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What are the top tourist attractions in Uganda?

Uganda’s top attractions are its national parks, including Murchison Falls National Park, Bwindi Impenetrable National Park, and Rwenzori Mountains National Park. Lake Victoria, the largest of Africa’s Great Lakes, is another draw, as is the capital city of Kampala—home to cultural attractions including Kasubi Tombs, Uganda Museum, and Mengo Palace.

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Is Uganda expensive for vacation?

Yes and no. Daily items aren’t very expensive in Uganda, and tourists can choose accommodation and meal options at a variety of prices. However, big experiences like gorilla trekking can be very expensive. Much of the proceeds go into conservation, and the price covers the all-important permits and ranger fees.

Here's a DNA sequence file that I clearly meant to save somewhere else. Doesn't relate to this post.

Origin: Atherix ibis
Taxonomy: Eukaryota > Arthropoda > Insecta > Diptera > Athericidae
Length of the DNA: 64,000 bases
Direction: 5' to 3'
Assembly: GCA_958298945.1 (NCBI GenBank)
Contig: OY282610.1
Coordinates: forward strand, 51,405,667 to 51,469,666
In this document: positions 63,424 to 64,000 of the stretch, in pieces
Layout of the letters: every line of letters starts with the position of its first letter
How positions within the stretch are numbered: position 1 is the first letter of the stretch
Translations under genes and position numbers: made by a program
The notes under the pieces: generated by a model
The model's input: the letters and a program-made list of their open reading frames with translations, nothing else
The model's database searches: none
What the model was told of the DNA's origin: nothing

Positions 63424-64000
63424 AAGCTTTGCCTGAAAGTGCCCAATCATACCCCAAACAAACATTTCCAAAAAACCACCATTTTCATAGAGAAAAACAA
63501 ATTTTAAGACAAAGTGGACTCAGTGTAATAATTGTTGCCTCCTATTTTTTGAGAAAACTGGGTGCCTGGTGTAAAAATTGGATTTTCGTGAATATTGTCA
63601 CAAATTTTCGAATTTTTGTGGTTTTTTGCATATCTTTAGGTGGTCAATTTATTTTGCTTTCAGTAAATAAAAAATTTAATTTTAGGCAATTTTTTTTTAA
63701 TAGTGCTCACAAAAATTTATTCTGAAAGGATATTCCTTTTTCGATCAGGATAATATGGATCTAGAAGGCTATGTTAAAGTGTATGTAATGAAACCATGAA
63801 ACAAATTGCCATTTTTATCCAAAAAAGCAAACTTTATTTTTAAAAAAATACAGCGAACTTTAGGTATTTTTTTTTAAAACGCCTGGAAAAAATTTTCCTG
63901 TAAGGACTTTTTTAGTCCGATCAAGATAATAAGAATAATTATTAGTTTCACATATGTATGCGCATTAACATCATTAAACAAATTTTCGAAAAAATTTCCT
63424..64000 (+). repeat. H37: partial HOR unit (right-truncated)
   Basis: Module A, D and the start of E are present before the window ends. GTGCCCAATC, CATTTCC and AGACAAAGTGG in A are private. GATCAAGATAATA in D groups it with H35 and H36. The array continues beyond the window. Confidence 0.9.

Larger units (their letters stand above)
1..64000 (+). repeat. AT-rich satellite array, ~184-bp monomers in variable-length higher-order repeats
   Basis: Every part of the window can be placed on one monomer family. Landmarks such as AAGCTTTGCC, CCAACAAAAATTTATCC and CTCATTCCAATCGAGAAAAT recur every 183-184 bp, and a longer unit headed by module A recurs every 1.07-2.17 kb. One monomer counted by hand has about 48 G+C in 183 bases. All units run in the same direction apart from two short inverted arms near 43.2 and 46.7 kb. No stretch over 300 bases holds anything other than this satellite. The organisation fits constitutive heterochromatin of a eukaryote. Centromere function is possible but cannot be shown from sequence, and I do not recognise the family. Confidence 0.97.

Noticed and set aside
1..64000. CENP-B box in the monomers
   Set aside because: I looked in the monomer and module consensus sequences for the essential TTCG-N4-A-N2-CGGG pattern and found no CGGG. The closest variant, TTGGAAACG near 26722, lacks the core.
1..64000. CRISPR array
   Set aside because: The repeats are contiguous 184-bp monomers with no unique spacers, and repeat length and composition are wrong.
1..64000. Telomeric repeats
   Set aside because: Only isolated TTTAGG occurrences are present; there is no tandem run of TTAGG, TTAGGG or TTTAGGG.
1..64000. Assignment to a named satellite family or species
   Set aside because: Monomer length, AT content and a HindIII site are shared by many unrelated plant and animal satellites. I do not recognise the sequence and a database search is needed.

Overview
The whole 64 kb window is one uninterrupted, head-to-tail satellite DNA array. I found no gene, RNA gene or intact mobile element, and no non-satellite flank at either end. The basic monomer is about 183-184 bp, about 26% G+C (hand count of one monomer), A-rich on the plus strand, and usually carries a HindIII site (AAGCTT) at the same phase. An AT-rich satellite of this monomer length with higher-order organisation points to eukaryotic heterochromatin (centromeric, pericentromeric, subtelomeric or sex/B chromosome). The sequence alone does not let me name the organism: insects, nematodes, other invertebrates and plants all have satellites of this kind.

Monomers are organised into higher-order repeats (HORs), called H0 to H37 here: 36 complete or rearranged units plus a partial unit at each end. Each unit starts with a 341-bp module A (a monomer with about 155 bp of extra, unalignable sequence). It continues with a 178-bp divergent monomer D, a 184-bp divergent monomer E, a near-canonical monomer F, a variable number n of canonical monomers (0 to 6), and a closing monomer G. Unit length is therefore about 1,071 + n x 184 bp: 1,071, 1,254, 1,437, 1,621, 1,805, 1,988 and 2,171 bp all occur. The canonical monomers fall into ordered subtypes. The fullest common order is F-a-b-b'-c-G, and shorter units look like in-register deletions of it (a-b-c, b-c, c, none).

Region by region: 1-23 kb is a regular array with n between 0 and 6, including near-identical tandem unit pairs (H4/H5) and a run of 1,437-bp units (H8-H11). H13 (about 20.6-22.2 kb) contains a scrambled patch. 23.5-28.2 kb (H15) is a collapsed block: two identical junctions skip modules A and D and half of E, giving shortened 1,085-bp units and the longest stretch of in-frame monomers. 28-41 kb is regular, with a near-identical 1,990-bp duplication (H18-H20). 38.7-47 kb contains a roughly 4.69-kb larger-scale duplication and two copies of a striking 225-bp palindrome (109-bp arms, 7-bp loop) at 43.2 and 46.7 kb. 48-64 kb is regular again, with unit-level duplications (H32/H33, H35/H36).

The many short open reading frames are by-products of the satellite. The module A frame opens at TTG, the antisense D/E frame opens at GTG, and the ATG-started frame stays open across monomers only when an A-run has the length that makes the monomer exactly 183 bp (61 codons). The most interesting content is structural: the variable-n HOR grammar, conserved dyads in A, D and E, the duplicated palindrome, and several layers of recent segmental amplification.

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Is it safe to visit gorillas in Uganda?

Yes, it's safe to visit gorillas in Uganda. The nation is invested in keeping gorilla trekking, a major attraction, safe and inviting. Visitors receive a detailed briefing on approaching the wild animals and are escorted by an armed ranger, whose job it is to protect both trekkers and gorillas.

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How many days do you need in Uganda?

You need seven days (minimum) to experience Uganda’s best bits, but it’ll be a whistle-stop tour. Gorilla trekking takes one to three days, and there's travel between cities or parks, plus two days for the capital. Plan for two weeks to fully experience a few natural reserves and cultural landmarks.

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Frequently Asked Questions
The answers provided below are based on answers previously given by the tour provider to customers’ questions.
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What are the top things to do in Uganda?